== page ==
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Innovative thinking: State clears path for Grand Prairie, other districts to boost local control

Article from Dallas News - Loyd Brumfield, Nanette Light and Valerie Wigglesworth - November 5, 2016

GRAND PRAIRIE -- Tracy Aldridge has spent the past two years volunteering his time mentoring students in the Grand Prairie school district's Career and Technical Education programs.

But the Realtor for United Realty & Associates never considered going into teaching because of the time-consuming, and sometimes expensive, process of becoming certified.

Aldridge and other industry professionals can reconsider their options now, after the Legislature in 2015 passed House Bill 1842, which allows school districts to get exemptions from certain provisions of the Texas Education Code - including teacher certification.

"I always get excited driving up to Dubiski [Career High School] just knowing what the possibilities are with this program," Aldridge said. "I feel like, with my experience, I have so much to offer that another teacher may not be able to give."

The bill created a District of Innovation designation that gives districts more local control in several areas over a five-year period, including setting their start dates, adjusting teacher-student ratios and establishing their own teacher certification criteria.

The state's certification process has sometimes had a chilling effect on hiring professionals with industry experience to help teach students who are enrolled in one of Grand Prairie's 29 CTE programs.

 Thanks to the district's new designation, Aldridge said he might one day consider teaching, but in the meantime he was one of dozens of professionals who worked with eighth-grade students at the district's third annual My Future My Way exhibit highlighting CTE programs Thursday at Asia Times Square.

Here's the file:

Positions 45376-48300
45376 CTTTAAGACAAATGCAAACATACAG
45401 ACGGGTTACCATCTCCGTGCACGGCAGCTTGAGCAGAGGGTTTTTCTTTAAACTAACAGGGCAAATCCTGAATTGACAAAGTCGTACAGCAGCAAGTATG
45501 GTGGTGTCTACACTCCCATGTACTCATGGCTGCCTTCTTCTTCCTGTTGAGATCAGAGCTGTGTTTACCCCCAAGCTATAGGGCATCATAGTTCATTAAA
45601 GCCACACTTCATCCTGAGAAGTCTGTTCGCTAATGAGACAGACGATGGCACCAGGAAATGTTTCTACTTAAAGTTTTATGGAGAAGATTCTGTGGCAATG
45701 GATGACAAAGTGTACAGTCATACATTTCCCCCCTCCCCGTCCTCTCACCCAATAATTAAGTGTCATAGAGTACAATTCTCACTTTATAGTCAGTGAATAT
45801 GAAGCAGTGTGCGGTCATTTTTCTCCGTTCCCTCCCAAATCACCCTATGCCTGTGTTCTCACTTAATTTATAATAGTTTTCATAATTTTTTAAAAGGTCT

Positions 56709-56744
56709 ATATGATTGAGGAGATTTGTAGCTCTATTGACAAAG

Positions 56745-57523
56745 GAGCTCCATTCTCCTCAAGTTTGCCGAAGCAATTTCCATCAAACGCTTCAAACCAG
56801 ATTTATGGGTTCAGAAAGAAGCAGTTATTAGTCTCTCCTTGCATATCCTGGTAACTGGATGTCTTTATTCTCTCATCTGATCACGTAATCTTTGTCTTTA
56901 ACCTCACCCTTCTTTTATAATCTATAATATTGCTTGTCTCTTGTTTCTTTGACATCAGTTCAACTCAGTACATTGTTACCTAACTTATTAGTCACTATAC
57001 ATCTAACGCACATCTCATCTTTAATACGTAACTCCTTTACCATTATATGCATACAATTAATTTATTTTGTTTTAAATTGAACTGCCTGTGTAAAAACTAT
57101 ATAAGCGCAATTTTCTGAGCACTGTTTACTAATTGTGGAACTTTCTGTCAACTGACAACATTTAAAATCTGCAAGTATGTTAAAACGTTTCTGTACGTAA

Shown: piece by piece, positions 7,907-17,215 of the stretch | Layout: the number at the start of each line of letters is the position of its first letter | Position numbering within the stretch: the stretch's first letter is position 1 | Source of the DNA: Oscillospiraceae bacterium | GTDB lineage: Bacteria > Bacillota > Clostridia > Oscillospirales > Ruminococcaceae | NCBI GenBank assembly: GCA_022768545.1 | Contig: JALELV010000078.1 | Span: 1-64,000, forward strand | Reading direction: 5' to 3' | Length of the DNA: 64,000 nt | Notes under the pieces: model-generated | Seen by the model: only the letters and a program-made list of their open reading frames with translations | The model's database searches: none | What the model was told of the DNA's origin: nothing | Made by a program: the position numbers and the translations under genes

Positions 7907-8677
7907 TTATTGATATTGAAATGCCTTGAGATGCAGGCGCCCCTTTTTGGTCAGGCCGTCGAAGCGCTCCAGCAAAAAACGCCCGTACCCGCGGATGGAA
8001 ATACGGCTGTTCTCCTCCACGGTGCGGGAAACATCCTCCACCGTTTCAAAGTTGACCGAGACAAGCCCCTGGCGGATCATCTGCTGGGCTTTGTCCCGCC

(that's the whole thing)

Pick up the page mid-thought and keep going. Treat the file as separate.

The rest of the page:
Qualified but can't teach

Texas Education Agency approval is not required for districts to become Districts of Innovation, although the TEA must monitor long-term results. In addition, districts must remain in good academic standing.

All of the district's CTE teachers have at least some practical experience, said Traci Davis, Grand Prairie's area superintendent of innovation and choice.

"All of our CTE teachers are certainly qualified, but sometimes there are those who are even more qualified, who have even more practical experience, that we couldn't bring in," she said.

Davis pointed to a dental instructor whom the district sought to hire a couple of years ago but couldn't because teacher certification took took too long.

My Future, My Way Exp
Alex Perales (top left) and Natalia Espino (bottom left) talk about engineering to students from John Adams Middle School as a part of the My Future My Way exhibit in Grand Prairie. Nathan Hunsinger/The Dallas Morning News

"She was qualified enough to teach actual dentists, but not our students," Davis said.

According to the TEA, 37 school districts statewide have declared themselves Districts of Innovation. Around North Texas, in addition to Grand Prairie, the Mansfield, Red Oak, Kaufman and Terrell school districts have plans in place. Several others, including Coppell, Allen, Frisco, Richardson, Keller, Plano, Hurst-Euless-Bedford, Grapevine-Colleyville, Midlothian and Lewisville are in the process.

Dallas ISD is in the early stages of exploring its options.

"This was my chance - as well as anyone's chance - to shape the district," said Doris Hill, a freshman English teacher at South Grand Prairie High School and a member of the district's Local Innovation Committee.

Grand Prairie sought exemptions in four areas of state regulation - class size in kindergarten through fourth grade; uniform start date; certification and minutes of instruction for kindergarten and pre-kindergarten students.

Other districts' thoughts

Mansfield chose two areas of exemption - certification and uniform start date. 

"Core curriculum teachers at Mansfield ISD are still required to have certification," but CTE teachers have more flexible options now, said Sean Scott, Mansfield's assistant superintendent of technology and information systems.

"As an example, being a District of Innovation has allowed us to open and staff a full-scale Computer Numerical Control shop," Scott said. "This creates incredible opportunities for our students."

Frisco ISD initiated the process to become a District of Innovation in October. A public hearing is scheduled for the Nov. 14 school board meeting. After that, if the board decides to move forward, a committee will be set up to develop a plan.